Aung San Suu Kyi has lodged an appeal to be released
Detained Burmese opposition leader Aung San Suu Kyi has been allowed to meet three senior officials of her National League for Democracy (NLD) party.
All three, who are struggling with poor health, gave Ms Suu Kyi permission to carry out reforms in the party ahead of elections promised for next year.
Ms Suu Kyi had requested the meeting last month in a letter to Burma's military leader Than Shwe.
She has spent 14 of the past 20 years under house arrest.
Her latest term of detention was extended earlier this year for 18 months, meaning she will be unable to compete in the elections herself.
There is so far no date for the polls, and the NLD has not agreed to participate.
At a state guest house in Rangoon, Ms Suu Kyi met NLD chairman Aung Shwe, 92, party secretary U Lwin, 85, and Lun Tin, 82.
It is the first such meeting since January 2008, the BBC's South East Asia correspondent Rachel Harvey says.
"She asked the leaders for permission to reorganise the central executive committee of the party, which we agreed to," U Lwin reportedly said after the meeting.
This could imply that the three men are about to step aside in favour of a younger generation ahead of the elections, says our correspondent.
She adds that a recent series of moves by Ms Suu Kyi and Burma's generals suggest a new dynamic may be developing.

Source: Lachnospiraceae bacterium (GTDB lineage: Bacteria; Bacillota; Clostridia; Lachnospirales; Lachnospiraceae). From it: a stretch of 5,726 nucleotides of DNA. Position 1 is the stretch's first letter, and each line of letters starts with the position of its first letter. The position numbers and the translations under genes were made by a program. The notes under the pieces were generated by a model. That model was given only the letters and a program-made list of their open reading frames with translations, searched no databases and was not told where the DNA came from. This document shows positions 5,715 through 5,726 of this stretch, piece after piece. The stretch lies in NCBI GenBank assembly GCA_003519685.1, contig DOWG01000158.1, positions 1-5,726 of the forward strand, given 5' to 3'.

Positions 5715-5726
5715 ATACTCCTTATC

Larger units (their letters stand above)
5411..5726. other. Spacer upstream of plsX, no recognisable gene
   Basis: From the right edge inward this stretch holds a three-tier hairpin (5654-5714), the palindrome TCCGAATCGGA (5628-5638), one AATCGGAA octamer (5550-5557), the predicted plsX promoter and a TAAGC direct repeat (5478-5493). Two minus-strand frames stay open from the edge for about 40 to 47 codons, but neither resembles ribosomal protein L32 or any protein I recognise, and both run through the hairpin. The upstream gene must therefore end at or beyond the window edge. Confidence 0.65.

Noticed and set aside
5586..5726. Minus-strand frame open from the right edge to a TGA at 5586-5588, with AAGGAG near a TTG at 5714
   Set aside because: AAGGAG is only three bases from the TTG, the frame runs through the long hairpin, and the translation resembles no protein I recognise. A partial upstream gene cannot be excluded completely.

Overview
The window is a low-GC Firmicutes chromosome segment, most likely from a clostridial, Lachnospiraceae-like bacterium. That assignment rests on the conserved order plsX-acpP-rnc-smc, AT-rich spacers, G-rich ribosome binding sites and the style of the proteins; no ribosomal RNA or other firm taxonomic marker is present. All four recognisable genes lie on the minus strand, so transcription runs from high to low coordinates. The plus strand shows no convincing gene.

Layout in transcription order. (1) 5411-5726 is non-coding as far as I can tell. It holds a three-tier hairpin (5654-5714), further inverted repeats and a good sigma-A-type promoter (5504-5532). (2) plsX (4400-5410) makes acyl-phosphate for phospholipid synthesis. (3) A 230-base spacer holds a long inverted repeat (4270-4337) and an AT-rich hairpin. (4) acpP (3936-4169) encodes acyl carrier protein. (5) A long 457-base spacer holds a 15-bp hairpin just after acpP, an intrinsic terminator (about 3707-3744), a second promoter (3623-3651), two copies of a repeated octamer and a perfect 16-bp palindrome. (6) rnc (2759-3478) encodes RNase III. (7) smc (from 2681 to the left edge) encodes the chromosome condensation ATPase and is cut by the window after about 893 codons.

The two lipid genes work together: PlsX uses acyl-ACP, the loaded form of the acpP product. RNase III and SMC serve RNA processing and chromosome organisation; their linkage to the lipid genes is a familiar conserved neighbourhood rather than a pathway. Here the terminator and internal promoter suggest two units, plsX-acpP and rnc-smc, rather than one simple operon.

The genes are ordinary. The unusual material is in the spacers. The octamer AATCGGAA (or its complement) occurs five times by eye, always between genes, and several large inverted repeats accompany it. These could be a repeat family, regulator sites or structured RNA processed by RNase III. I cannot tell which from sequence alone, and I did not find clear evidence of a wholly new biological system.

Last week, the pro-democracy leader held talks with a member of the military government - for the third time in two months.
Cause for optimism?
In her letter to Than Shwe asking to see the three men, Ms Suu Kyi also suggested a face-to-face meeting with the Burmese military leader, and offered her co-operation on matters of national interest.
NLD spokesman Nyan Win was quoted by the AFP news agency as saying that Ms Suu Kyi was "expecting the rest of her requests to be fulfilled. She's optimistic about her letter. She believes the government will allow her requests".
However, there is no indication thus far that any such meeting is planned, our correspondent says.
In November, Ms Suu Kyi held talks with visiting US Assistant Secretary of State Kurt Campbell - the most senior US official to visit Burma in 14 years.
Analysts say the visit was evidence of a new approach from Washington - combining engagement with sanctions - amid a growing belief in diplomatic circles that isolating the military leadership has not achieved results.
Burma's military junta says multi-party elections will take place in early 2010 - the first polls in almost two decades.
Ms Suu Kyi's NLD won the last elections, in 1990, but was never allowed to take power.